The stocks are all large index holdings — collectively making up 15% of the S&P 500 utilities sector— which highlights why active management and a deep understanding of the companies in the sector is so important.

Duke Energy Corp.*: Within the last five years, the company sold several poorly performing businesses including power generation assets and international utilities. At the time, these decisions created positive sentiment because of the potential to transition the earnings mix closer to fully regulated U.S. assets, which would mean more predictability and less volatility of earnings streams. However, as it sold businesses, Duke diluted earnings per share and hurt the stock valuation.

At the same time, Duke tried to play catch up with other utilities which were touting gas utility and renewable exposure. The company attempted to enter those businesses and fill the earnings hole created by its original asset sale. In the process, Duke acquired a gas utility and an interest in interstate gas pipeline development projects while materially increasing investments in its unregulated renewable energy business.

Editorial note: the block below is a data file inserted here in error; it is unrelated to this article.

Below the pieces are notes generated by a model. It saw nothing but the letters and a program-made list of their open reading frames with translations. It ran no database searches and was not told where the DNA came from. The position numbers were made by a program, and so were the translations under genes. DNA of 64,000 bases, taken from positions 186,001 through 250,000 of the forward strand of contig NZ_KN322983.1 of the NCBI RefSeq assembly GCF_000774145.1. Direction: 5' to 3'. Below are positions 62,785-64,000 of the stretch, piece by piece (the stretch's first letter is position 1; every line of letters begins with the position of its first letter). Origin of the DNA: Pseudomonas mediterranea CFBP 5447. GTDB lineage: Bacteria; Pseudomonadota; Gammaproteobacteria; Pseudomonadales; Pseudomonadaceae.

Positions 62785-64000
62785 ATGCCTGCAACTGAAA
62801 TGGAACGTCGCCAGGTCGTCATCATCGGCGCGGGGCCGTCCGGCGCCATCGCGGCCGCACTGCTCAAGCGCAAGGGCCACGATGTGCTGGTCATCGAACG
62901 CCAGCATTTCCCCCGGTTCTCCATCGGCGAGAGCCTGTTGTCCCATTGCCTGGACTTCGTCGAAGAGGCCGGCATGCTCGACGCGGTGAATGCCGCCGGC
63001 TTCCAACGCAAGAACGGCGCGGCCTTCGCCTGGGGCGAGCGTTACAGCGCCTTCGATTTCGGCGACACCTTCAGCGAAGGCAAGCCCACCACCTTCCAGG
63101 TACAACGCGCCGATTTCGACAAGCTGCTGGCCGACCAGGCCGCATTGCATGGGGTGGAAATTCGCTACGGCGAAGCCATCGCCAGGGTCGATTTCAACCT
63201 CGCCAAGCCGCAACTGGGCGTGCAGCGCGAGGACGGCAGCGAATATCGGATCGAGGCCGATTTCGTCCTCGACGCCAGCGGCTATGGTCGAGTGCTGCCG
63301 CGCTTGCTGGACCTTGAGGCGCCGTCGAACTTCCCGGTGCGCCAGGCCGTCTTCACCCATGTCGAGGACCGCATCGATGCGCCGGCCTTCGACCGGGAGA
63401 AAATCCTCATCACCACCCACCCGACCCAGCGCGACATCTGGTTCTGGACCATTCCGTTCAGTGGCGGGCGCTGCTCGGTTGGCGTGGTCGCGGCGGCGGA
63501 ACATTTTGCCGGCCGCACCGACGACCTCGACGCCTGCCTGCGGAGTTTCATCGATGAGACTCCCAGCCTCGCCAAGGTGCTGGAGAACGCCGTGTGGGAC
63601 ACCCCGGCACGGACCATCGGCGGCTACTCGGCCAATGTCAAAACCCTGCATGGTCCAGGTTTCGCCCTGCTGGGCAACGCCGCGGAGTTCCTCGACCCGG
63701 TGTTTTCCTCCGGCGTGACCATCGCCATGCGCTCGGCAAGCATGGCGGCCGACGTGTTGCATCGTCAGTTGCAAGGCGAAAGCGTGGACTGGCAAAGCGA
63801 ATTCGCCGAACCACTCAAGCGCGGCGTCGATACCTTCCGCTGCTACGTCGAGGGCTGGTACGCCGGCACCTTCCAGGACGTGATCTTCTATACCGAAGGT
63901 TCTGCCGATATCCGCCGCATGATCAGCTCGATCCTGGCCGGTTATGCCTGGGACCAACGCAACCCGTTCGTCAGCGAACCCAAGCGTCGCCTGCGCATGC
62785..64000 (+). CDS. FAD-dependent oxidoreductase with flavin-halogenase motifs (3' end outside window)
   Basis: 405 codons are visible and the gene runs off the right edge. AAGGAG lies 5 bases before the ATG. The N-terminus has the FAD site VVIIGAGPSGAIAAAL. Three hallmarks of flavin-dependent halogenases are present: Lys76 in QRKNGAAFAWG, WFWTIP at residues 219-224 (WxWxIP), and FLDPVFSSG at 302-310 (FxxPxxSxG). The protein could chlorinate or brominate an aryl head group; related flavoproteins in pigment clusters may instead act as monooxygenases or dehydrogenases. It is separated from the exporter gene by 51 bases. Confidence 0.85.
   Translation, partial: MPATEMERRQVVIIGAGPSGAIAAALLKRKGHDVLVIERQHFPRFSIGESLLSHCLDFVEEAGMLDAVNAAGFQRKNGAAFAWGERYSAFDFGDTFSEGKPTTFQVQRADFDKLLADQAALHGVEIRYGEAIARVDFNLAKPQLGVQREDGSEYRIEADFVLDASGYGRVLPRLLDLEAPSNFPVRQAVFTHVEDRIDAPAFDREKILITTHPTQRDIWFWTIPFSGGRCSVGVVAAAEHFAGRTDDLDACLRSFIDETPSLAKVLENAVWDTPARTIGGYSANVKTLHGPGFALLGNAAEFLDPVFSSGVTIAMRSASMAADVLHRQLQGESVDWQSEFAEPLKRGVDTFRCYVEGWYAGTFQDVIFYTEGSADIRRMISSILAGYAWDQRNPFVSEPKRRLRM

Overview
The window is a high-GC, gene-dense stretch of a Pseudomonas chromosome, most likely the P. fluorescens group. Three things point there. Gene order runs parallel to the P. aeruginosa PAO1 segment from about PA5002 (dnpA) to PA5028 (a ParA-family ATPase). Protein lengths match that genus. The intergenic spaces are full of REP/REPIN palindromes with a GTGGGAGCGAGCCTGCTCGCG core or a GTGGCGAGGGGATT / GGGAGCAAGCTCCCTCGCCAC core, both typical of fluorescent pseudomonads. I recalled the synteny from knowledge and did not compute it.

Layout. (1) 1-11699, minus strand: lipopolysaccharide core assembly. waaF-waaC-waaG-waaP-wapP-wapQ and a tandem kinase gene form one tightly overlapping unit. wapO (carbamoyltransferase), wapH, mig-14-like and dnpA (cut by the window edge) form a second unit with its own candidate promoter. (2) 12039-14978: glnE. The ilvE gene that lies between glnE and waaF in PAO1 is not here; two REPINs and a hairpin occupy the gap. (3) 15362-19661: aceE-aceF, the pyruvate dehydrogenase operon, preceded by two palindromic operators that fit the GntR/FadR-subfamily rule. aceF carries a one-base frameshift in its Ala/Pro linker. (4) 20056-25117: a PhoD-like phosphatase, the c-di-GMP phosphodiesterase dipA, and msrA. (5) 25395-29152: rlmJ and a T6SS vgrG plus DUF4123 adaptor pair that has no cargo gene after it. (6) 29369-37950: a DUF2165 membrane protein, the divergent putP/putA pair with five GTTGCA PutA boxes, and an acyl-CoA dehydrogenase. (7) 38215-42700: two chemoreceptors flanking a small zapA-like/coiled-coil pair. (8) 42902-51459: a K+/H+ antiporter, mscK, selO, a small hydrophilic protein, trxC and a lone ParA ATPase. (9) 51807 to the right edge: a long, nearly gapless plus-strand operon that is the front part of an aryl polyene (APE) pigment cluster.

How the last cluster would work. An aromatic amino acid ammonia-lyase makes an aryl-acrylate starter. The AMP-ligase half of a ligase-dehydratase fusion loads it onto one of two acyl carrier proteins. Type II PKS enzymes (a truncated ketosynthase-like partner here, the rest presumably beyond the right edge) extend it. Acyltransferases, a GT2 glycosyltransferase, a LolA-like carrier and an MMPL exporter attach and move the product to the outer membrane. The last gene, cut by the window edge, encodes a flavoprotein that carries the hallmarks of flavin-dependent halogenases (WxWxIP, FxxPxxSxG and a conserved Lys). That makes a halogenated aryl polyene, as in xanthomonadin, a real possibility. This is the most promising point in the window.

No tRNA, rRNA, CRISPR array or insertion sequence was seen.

The company ended up vastly overpaying for the gas utility and earlier this year the oft-delayed and well-over-budget gas pipeline development efforts culminated in a multibillion dollar write-off and project cancellation. Meanwhile, the unregulated renewable development efforts have struggled to generate consistent and appropriate risk adjusted returns as the company entered the business late and possessed little competitive advantage in developing projects.